Can the Right Brand Name Actually Create a New Category?

Can the Right Brand Name Actually Create a New Category?

By David Placek

Can the right brand name actually create a new category? Consider the case of Callaway’s Big Bertha® driver. By the late ’80s, the golf club industry was drifting towards a commodity-like industry. Most companies offered similar products and new introductions concentrated on minor improvements and relatively minor claims.

In 1991, Callaway introduced the largest driver ever made — Big Bertha — a stand-out name with attitude. Big Bertha was about hope and power (mostly hope). Within three years, Callaway’s profits had increased five-fold to $250 million.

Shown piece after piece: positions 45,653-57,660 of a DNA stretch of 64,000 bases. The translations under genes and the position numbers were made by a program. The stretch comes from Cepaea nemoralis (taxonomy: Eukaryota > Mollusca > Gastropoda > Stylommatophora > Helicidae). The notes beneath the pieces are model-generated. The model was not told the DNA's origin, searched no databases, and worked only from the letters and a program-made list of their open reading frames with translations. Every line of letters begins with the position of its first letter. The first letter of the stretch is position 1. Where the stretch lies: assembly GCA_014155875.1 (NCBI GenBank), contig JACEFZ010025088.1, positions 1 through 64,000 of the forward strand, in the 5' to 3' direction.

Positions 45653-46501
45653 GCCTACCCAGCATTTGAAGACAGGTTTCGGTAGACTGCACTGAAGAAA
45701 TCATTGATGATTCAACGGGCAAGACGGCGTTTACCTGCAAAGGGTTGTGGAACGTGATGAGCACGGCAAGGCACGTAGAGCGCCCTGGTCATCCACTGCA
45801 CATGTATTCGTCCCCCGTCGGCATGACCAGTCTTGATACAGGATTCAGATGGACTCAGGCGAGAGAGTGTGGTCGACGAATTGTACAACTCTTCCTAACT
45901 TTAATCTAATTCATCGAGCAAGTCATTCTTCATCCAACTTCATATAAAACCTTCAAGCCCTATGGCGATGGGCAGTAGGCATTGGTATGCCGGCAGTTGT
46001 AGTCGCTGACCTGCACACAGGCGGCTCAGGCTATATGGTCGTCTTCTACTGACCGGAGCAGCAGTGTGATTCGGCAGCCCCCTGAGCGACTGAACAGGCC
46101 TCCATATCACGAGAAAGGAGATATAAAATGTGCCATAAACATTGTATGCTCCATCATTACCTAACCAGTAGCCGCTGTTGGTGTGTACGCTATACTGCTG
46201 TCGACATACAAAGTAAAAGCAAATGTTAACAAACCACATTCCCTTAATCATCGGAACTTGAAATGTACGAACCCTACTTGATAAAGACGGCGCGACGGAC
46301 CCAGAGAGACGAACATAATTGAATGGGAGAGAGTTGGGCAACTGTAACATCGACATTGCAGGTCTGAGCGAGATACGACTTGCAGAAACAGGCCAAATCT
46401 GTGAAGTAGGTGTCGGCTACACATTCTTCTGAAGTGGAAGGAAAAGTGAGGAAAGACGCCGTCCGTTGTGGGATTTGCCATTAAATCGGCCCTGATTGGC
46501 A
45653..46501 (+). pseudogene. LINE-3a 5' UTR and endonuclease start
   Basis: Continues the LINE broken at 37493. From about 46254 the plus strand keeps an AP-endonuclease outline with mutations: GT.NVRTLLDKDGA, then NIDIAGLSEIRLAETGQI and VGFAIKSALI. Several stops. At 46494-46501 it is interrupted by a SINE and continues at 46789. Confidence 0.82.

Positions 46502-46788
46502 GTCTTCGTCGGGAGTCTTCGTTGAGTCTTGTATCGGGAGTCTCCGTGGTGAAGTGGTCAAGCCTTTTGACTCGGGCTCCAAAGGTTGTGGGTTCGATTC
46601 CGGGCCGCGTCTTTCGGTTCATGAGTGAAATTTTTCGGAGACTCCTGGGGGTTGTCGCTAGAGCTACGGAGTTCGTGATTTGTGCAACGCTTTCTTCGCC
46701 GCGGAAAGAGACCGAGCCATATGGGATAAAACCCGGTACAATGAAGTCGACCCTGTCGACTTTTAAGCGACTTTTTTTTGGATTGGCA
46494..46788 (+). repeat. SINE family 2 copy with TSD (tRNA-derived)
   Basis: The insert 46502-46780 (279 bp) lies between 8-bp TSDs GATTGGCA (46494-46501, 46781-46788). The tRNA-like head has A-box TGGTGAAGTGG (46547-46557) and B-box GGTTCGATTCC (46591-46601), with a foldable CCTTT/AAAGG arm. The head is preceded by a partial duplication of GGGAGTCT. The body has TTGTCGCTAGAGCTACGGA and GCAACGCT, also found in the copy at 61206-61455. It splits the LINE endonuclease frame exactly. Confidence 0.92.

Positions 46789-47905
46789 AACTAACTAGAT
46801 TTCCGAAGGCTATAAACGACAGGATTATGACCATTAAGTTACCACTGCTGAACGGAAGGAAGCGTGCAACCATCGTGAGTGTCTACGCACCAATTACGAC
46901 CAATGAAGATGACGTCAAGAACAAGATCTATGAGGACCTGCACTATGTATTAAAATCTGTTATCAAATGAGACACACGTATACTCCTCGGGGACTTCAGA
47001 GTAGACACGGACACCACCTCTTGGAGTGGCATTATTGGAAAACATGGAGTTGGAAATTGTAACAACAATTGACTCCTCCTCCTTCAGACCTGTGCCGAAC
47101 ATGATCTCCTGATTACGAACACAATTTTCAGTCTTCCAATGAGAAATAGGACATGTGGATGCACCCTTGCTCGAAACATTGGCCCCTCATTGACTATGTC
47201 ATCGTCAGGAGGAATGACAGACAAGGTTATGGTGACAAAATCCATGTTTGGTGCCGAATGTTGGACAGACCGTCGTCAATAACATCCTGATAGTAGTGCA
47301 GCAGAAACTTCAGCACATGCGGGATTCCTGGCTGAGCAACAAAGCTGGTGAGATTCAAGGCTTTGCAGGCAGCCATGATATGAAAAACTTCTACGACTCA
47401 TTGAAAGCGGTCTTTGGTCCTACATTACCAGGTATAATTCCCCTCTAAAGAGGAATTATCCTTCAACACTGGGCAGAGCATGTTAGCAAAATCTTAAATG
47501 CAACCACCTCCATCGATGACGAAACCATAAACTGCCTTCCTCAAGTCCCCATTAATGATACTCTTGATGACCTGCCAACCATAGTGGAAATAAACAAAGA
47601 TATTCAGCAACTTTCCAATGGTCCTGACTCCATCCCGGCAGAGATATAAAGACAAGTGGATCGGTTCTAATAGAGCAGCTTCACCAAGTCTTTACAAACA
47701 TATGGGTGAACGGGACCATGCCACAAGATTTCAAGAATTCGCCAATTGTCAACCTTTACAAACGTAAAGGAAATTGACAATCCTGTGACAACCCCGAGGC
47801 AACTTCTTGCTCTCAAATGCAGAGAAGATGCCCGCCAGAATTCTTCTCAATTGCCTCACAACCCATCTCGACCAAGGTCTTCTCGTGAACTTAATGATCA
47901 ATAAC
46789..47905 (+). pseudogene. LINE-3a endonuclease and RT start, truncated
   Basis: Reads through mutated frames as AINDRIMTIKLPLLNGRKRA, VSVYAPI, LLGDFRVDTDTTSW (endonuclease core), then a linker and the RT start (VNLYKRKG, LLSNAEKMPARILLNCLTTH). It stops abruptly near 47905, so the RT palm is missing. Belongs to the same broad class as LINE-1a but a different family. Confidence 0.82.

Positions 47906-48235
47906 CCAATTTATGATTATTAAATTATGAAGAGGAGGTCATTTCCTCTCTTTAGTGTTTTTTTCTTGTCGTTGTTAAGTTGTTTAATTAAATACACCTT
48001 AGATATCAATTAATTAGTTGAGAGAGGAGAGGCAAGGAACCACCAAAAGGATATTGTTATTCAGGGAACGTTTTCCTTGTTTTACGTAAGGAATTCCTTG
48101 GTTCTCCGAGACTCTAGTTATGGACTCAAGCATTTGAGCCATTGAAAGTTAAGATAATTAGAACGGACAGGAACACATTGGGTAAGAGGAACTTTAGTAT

There is no question that the name made the launch of the line far more efficient and dramatic than if it had been called Callaway Big or Callaway Large or Callaway Pro.

Big Bertha put Callaway in a whole other league. As an avid golfer, I had to have one and so did just about everyone else out on the links.

Oversized clubs are now a major category in the golf world and you can’t argue with the club’s promise of performance and its dramatic style. Big Bertha got golfers’ attention, generated excitement, and let Callaway deliver the message.

Next time someone tells you that brand names aren’t strategic marketing tools, tell them the Big Bertha story.